In a world with over seven billion individuals, is it truly possible to trace a social connection between any two random people within just six steps? An international team of mathematicians has put the “six degrees of separation” theory to the test, and the results are amazing.
Kevin Bacon, the unofficial representative of this quirky social concept, may be just as surprised as the rest of us: The experts have confirmed that it really does take an average of six handshakes to connect any two individuals.
This mathematical revelation traces its origins back to 1967 when Professor Stanley Milgram of Harvard University conducted an innovative experiment.
Professor Milgram mailed 300 identical letters with similar instructions across the United States. The letters were intended to traverse specific social circles until they reached their named recipient.
The experiment unveiled a startling reality: the paths which criss-crossed and connected people across American society were astonishingly short, with the letters reaching their destination within about six exchanges.
In the decades since the experiment, multiple “six degrees of separation” investigations focused on subjects ranging from actor networks to Facebook friendships have produced the same results, showing that the average number of handshakes to link any two individuals is six.
But the pressing question remained: Why six? The answer has finally been revealed in a paper published in the journal Physical Review X. The study authors include researchers from Israel, Spain, Italy, Russia, Slovenia, and Chile.
The team looked into the dynamic equilibrium of human behavior, where there is a clash between the desire for social prominence and the associated costs of forming and maintaining social connections.
The researchers explained that people naturally gravitate towards central roles in social networks, carefully selecting associations that propel them into these positions. Yet, every new relationship demands an investment of time and energy, setting a tangible price on every connection.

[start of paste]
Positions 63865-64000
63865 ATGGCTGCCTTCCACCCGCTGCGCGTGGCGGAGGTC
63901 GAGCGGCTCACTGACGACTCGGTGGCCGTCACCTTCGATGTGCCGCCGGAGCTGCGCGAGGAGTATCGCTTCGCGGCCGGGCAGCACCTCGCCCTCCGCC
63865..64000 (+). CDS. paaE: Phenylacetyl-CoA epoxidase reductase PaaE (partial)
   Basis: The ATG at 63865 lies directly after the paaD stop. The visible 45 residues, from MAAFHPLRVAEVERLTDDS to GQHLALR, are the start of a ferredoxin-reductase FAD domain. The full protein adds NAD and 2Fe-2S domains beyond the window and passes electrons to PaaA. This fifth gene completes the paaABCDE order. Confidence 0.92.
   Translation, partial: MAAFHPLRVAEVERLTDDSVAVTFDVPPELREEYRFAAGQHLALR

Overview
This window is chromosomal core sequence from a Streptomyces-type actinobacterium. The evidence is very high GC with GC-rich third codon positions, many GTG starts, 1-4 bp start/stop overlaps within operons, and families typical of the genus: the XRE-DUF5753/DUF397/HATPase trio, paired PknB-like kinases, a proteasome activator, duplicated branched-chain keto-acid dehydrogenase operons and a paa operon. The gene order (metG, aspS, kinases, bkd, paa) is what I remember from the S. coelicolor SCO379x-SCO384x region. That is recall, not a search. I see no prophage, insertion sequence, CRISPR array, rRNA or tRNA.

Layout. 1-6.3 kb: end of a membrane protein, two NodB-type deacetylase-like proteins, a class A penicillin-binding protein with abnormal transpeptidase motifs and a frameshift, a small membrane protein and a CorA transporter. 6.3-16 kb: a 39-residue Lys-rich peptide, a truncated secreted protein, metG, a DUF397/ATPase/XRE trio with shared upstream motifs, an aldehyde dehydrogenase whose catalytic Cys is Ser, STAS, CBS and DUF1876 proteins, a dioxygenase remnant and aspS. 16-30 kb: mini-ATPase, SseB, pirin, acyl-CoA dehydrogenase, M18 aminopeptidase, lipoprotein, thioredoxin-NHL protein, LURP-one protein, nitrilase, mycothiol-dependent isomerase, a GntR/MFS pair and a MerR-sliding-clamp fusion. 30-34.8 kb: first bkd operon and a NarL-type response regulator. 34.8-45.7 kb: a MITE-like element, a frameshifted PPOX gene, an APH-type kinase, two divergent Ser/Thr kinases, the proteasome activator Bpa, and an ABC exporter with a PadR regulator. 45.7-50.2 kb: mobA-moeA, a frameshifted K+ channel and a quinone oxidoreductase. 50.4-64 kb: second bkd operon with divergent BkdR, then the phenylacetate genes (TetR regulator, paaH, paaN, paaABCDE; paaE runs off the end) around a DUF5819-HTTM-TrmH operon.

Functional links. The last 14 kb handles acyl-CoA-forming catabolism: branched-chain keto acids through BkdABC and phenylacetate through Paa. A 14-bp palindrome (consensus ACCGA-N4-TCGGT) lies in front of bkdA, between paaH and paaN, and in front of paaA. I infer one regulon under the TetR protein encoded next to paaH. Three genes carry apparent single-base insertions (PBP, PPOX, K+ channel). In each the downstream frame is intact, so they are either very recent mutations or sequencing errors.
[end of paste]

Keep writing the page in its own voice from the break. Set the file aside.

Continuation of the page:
The study paints the picture of a network filled with nodes or “rational agents” who continuously gauge the costs and benefits of their connections.
Each agent in this networked world is in a perpetual state of evaluation, constantly weighing the pros and cons of forging new connections versus maintaining existing ones, all in a bid to amplify their influence.
A press release from Bar-Ilan University said the research shows that social networks are a “dynamic beehive of individuals constantly playing the cost-benefit game, severing connections on the one hand, and establishing new ones on the other.”
“It’s a constant buzz driven by the ambition for social centrality. At the end, when this tug-of-war reaches an equilibrium, all individuals have secured their position in the network, a position that best balances between their drive for prominence and their limited budget for new friendships.”
“When we did the math, we discovered an amazing result: this process always ends with social paths centered around the number six. This is quite surprising. We need to understand that each individual in the network acts independently, without any knowledge or intention about the network as a whole,” explained study lead author Professor Baruch Barzel.
“But still, this self-driven game shapes the structure of the entire network. It leads to the small world phenomenon, and to the recurring pattern of six degrees.”
In the midst of a global health crisis like the COVID pandemic, understanding this six-step ripple effect can be pivotal. Consider the terrifying potential of a virus that, in just six infection cycles, could engulf the entire planet.
Interestingly, this research itself is a product of six nations converging in academic unity – a testament to our interconnected global fabric.
The study was funded by the Israel Science Foundation, the Israel-China ISF-NSFC joint research program, and the Bar-Ilan University Data Science Institute.
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